Favorite places pop up in unexpected ways. I have a short list of all-time favorite places and a longer list of locales I just love to visit. A recent ride up north, a trip I expected to be no more than a nice little winter break, added another favorite to my short list.
The trip came about thanks to Del Wright from Mattracks, who suggested we ride some of his company's tracked ATVs. Mattracks builds track systems for trucks and ATVs. The systems have been around since 1994 and are used on all seven continents. They are particularly popular for commercial applications where trucks must cross snow or mud. The U.S. military tested the Mattracks on its military Hummers, and the tracks were vastly superior to tires in deep, soft sand. Search-and-rescue teams in heavily snowy areas also use Mattracks-equipped vehicles.
Mattracks' Litefoot system is designed specifically for ATVs and utility vehicles. As with the truck system, the Litefoot system allows access into seriously nasty terrain. It can be used in mud or snow where light ground pressure means ATVs float rather than dig in.
We took four Mattracks-equipped machines north to the 70-mile-long expanse of the Lake of the Woods on the northern edge of Minnesota, along the Canadian border. Wright made arrangements at a lodge in Northwest Angle, the small chunk of Minnesota bordered by the lake and Canada. The area offers remote lodges, good ice fishing and miles and miles of deep snow perfectly suited for the unique track system.
Our Mattracks crew of Wright, myself, customer service rep Jeremy Anderson (aka J.T.) and Brendan Dirkes was blessed with bright sunshine and "balmy" 20-degree weather. That kind of fortune is unusual, as I have a knack for bringing bad weather to the world's nicest places.
Northern Minnesota has a slightly different definition of nice. When February bares its teeth in the Lake of the Woods area, temperatures plummet to 20 degrees below zero Fahrenheit and residents hunker down in their houses and hope the furnace doesn't go out.
Dirkes and I met Wright and J.T. bright and early at a hotel in Roseau. As we sat down to bacon and eggs at the hotel's restaurant, Wright filled us in on the Mattracks system and how the fish were biting on the lake.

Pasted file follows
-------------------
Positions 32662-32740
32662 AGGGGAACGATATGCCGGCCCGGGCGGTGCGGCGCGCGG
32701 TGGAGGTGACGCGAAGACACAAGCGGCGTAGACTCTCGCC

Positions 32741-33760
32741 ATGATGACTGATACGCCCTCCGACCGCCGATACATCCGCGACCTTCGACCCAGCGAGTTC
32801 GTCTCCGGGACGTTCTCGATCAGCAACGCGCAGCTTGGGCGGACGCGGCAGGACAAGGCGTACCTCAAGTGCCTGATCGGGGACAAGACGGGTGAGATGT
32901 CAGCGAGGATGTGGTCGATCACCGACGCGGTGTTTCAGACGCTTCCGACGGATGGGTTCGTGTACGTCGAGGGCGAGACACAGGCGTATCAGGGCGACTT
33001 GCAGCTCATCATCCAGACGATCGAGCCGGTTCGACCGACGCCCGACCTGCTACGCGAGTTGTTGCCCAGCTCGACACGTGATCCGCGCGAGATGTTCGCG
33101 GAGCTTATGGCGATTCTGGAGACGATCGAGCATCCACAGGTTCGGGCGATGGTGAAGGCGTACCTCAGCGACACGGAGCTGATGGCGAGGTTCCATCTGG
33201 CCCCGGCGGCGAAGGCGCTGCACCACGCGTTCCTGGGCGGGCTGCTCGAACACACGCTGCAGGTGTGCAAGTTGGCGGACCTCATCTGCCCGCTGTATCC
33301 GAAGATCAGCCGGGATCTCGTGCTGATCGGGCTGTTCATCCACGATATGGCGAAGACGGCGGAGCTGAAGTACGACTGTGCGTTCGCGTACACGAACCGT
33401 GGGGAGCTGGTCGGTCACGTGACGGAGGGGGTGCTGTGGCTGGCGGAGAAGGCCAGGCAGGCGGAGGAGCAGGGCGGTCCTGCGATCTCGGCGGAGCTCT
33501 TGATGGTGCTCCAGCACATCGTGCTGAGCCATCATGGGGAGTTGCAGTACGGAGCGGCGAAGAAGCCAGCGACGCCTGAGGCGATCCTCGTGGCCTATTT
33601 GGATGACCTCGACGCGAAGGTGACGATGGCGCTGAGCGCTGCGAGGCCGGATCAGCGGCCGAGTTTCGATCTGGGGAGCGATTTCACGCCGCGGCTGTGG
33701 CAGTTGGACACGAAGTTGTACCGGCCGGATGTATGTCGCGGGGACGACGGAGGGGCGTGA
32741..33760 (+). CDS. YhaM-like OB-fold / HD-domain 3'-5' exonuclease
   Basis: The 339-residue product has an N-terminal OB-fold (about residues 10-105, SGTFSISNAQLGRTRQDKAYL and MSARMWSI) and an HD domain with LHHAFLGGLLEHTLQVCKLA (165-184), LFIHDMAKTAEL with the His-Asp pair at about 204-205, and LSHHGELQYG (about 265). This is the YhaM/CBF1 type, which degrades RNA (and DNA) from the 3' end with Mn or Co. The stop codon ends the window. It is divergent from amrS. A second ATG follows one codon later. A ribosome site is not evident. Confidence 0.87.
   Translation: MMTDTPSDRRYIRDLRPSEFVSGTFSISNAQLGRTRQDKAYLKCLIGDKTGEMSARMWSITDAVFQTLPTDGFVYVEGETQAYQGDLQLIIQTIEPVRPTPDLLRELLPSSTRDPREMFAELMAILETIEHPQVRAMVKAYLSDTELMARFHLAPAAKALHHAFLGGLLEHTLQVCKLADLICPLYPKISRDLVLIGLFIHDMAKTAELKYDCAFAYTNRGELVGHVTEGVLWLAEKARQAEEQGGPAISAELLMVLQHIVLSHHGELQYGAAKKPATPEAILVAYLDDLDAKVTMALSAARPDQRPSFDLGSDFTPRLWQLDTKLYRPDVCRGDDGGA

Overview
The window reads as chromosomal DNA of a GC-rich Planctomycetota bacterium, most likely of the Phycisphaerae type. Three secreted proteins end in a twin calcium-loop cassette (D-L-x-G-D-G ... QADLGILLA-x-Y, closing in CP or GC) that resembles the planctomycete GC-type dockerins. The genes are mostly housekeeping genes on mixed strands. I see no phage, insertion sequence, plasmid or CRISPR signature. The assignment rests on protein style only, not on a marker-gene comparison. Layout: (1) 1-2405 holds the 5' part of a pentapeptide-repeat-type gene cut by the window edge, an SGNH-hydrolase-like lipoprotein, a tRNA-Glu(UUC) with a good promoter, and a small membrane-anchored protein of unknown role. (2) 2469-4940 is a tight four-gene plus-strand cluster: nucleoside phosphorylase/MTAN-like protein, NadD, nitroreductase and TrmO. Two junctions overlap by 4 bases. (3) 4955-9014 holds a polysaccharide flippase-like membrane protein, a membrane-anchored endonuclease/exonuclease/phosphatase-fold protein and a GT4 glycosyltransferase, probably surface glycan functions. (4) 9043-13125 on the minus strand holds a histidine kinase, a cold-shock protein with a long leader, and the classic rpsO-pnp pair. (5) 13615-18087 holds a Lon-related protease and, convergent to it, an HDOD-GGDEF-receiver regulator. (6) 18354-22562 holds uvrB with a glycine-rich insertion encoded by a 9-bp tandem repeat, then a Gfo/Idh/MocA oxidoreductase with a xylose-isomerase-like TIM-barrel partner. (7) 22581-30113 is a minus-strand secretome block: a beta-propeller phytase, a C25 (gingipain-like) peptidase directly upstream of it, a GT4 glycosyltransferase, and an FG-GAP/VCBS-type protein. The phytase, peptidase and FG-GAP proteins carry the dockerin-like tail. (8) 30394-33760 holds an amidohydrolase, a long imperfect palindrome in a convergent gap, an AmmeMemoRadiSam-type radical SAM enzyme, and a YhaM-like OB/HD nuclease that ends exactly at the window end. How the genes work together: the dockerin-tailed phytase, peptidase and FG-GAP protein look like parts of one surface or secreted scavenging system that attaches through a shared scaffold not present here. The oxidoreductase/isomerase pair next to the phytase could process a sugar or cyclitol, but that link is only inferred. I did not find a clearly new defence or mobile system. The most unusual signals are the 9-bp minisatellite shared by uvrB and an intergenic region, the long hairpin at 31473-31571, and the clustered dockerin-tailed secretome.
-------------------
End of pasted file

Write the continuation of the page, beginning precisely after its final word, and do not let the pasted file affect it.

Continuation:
"The system is nearly unstoppable in the snow and mud," he told us. "We've literally had trouble getting these things stuck."
Dirkes and I exchanged glances.
"Are you thinking what I'm thinking?" I asked.
"Oh yeah," he said. "We need to get one of these things stuck this weekend!"
Wright laughed and told us to give it our best shot.
Full of coffee and eggs, we headed out of town and followed Wright to Karlstad, a burg of 794 souls whose main source of income is the Mattracks plant. We took a quick tour of the small factory and got a look at the trucks and ATVs being converted to work with tracks.
"Installation on an ATV takes about 30 minutes," Wright told us as we checked out one of the quads undergoing an installation. The technician working on the machine snorted and said, "Fifteen minutes once you know what you are doing."
The system bolts directly to the ATV's hubs and appears to be relatively easy to install. With a home lift and hand tools, one could bolt on the tracks for the winter and/or heavy mud use, then convert the machine back to use with wheels without undue strain.
Our introduction complete, it was time to see if we could bury a Mattracks-equipped machine. Our final destination was Oak Island, which is part of Northwest Angle. The Angle, as locals call it, is the northernmost bit of land in the lower 48 states, and the odd little piece is only accessible by water, air or driving through Canada. An anomaly that resulted from border confusion in the early 1800s, the Angle is a unique place with a smattering of fishing resorts, a shore lined with summer cabins ranging from rustic to stunning and about 100 hardy full-time residents.